ODE Contracting Out It's Charter Oversight Responsibilities - Thinks it Will Only Take 600 Man-hours

ODE is preparing to outsource its Charter School Oversight to a private company and thinks it will only take 600 man-hours.

A weekend Gongwer report on the catastrophic failure of Ohio's charter school sponsors, provided some additional details on the expected process

On the new evaluations, 21 sponsors were rated poor, which means they are facing losing their authority to sponsor schools. Unless they file and win appeals of the ratings, their nearly 30 schools will likely be turned over to ODE's Office of School Sponsorship.

The office, along with 38 other sponsors, was rated ineffective. While that rating equates to those sponsors being prohibited from taking on new schools, ODE is exempt from the sanctions.


The sponsors who were rated poor will lose their licenses 30 days after the release of the evaluations unless they appeal to Superintendent of Public Instruction Paolo DeMaria. He must appoint an independent officer to hear the appeal within 30 days of it being submitted.

The hearing officer's report will be reviewed by the State Board of Education, which will have 45 days to determine whether the revocation of sponsorship authority should stand, according to state law.

Because the school year is underway, any schools run by sponsors whose authorities are revoked will turn over to ODE. Those schools then have this school year and two additional to find different sponsors.

But buried in this report is the shocking news that ODE is not actually capable of performing its statutory duties, despite having months to prepare. Back to the Gongwer report

Following the release of the ratings, ODE's Director of School Sponsorship Mark Michael wrote in a Friday email to stakeholders that the agency is looking to beef up its staff in anticipation of taking on any schools that lose their sponsors.

"With the release of the sponsor evaluations, we are anticipating a substantial increase in the number of schools under our sponsorship," he wrote.

A bid posting says ODE would like proposals from contractors who can provide specified oversight, monitoring and technical assistance services for community schools.

The bid posting was only created a week ago, on October 6th. How could ODE be so asleep at the wheel as to wait that long? ODE has known since the passage of HB2 that it would require a far greater effort overseeing charter schools (as its ineffective rating more than demonstrates).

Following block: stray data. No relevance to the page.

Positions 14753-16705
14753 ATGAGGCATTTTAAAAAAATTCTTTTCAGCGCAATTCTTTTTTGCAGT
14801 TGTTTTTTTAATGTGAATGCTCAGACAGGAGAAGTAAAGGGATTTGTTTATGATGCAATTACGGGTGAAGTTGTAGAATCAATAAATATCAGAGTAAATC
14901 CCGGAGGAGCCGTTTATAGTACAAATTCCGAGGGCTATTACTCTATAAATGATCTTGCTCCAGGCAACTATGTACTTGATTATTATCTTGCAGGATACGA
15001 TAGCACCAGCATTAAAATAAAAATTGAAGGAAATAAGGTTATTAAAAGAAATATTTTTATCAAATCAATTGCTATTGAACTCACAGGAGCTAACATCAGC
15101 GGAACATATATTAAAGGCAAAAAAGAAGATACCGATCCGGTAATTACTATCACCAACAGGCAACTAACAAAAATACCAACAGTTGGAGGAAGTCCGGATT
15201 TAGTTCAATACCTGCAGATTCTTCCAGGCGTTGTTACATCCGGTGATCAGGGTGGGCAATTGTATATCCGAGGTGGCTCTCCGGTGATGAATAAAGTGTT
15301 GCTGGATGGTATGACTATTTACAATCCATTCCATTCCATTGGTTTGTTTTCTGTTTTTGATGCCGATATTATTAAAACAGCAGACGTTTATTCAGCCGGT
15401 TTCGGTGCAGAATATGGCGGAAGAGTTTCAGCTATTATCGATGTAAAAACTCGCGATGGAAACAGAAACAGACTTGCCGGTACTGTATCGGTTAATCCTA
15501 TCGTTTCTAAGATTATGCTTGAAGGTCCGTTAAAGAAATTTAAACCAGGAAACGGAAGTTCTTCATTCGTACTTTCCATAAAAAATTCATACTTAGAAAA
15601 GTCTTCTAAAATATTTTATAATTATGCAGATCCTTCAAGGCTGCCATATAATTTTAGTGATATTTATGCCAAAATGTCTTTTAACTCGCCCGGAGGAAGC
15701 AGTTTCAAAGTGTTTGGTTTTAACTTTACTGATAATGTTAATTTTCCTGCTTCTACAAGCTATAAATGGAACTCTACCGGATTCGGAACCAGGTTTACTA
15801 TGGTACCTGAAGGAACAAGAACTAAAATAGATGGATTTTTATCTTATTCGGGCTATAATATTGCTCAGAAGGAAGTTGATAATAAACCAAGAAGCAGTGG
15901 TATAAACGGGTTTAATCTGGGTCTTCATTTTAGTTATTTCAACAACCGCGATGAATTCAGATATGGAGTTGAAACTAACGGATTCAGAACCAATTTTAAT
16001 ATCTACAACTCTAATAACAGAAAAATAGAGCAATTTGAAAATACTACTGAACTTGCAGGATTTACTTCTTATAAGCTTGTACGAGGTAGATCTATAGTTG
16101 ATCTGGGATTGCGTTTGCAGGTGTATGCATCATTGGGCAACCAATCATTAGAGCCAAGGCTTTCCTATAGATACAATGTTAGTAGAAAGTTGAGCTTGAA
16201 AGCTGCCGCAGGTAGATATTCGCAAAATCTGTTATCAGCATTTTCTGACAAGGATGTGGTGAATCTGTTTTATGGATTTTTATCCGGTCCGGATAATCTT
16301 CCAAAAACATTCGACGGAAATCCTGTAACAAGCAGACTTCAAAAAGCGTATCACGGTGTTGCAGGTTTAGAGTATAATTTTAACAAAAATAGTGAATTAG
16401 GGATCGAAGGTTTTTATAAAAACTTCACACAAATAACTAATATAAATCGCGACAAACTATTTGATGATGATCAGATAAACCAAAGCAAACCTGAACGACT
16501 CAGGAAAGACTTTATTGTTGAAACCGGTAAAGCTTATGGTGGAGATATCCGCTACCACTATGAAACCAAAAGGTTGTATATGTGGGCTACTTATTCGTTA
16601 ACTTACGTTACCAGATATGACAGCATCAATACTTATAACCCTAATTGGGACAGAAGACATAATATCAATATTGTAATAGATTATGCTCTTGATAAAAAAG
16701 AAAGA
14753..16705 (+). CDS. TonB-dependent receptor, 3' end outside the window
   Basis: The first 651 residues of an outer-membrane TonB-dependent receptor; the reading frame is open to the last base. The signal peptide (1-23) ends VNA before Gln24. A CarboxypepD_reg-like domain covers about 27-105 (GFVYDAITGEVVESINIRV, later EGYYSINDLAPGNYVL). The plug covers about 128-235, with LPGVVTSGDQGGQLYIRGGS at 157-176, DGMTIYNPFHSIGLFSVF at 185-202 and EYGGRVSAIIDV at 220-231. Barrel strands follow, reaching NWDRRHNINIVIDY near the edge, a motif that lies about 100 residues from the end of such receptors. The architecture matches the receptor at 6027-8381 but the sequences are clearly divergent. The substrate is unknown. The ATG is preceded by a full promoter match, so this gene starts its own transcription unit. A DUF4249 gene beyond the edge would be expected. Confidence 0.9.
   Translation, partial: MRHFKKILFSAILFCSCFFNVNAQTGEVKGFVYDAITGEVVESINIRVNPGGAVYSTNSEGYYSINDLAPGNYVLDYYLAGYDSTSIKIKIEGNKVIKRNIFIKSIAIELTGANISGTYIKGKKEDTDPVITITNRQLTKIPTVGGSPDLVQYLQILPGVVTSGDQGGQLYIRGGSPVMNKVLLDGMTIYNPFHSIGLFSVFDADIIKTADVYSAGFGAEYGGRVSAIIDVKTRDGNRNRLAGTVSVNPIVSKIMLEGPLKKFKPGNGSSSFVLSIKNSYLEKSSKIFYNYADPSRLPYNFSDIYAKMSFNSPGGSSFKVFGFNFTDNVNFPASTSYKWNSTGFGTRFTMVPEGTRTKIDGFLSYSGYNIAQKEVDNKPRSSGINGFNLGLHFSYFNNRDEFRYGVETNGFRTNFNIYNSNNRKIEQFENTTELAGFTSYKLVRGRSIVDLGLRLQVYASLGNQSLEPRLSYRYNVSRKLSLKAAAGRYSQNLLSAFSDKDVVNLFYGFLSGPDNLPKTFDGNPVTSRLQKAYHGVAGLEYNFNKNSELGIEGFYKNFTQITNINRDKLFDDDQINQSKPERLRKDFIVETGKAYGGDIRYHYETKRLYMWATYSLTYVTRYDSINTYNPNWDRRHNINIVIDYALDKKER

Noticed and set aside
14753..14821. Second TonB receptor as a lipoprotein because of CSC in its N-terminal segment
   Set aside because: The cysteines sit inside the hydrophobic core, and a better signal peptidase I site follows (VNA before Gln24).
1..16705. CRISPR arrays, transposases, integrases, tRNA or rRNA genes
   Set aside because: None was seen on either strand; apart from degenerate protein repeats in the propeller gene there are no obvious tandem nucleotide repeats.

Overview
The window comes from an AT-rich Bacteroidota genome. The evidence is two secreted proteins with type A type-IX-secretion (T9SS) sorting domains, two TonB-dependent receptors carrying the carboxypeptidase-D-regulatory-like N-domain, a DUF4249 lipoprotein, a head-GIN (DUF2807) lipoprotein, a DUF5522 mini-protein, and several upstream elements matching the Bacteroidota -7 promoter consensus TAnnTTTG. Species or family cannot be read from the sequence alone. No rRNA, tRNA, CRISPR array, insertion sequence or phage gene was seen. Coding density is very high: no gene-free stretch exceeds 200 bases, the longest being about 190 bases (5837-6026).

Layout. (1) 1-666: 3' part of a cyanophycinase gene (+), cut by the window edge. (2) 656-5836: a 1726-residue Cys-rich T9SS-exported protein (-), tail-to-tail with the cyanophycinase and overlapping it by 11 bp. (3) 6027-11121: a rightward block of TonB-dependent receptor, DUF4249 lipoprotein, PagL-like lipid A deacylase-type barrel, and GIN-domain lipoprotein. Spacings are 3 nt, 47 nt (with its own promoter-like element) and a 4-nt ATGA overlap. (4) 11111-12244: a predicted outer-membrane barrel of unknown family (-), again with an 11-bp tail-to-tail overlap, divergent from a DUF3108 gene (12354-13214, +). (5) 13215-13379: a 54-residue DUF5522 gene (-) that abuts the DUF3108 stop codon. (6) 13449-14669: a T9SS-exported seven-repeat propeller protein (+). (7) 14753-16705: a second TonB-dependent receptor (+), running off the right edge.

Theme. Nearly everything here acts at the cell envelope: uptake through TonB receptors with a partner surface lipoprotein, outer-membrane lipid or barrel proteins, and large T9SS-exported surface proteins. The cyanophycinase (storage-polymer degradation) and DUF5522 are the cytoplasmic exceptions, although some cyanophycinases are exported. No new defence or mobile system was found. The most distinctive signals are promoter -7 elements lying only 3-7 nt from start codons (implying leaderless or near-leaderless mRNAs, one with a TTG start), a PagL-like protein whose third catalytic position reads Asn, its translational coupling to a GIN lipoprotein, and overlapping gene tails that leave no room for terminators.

Why Does ODE need to privatize it's oversight function with this RFP? Why can't ODE simply hire experts in the field and perform the important function in house? Here is what ODE is looking for

On behalf of the Department, the contractor will:
• Implement Department policies, procedures and guidelines for monitoring and evaluating assigned sponsored community schools;
• Implement Department policies, procedures, and guidelines for the analysis and use of assigned sponsored community school academic and/or compliance data.
• Provide specialized program assistance to assigned sponsored community schools;
• Monitor assigned sponsored community schools for compliance with ORC, OAC and requirements of the community school contract (e.g., accountability and school performance/turnaround);
• Serve as point of contact for assigned sponsored community schools;
• Analyze data to determine technical assistance deficits;
• Provide technical assistance verbally and in writing to assigned sponsored community schools;
• Perform analysis and writes reports (e.g., evaluation reports for annual community school evaluations; recommendations for contract agreement changes, probation or termination);
• Perform analysis and writes reports regarding assigned sponsored community school’s academic performance regarding legal and contract requirements.
• Recommend training on various aspects of community school operations, which may include state reporting systems (e.g., EMIS, CSADM, CCIP, EMAD, FLICS);
• Attend board meetings in person or via phone per Department guidelines.
• Conduct opening assurances, fall and spring site visits using Department forms, processes and procedures;
• Work with the Department to verify and monitor each assigned community school’s implementation of and compliance with documentary submissions.
• Monitor the overall financial health of sponsored community schools;
• Perform monthly reviews of financials;
• Conduct monthly meetings with the school’s fiscal officer in person or via phone
• Prepare monthly reports regarding the fiscal operations of community schools identifying any areas of concern;
• Recommend intervention where appropriate

In order to successfully perform the Work, the contract must demonstrate some or all of the following competencies:
• Educational leadership;
• Curriculum;
• Instruction;
• Assessment;
• Special Education;
• English Learners;
• Other special education needs;
• Performance Management
• Accountability;
• Community School Finance and Fiscal monitoring/review;
• Facilities;
• Non-profit, public office governance and management;
• Governing Authority Relations;
• Technical Assistance-Identification/Response.
The contractor must be able to devote sufficient resources to fulfill these responsibilities on behalf of the Department; structure funding to avoid conflict of interests and keep the students’ interests in mind in the performance of the Work.

Even we think that's asking a lot at this late stage, but ODE's RFP gets even more ridiculous in its expectations. All of that, according to the RFP should not exceed 600 hours of total work.

Here's ODE's RFP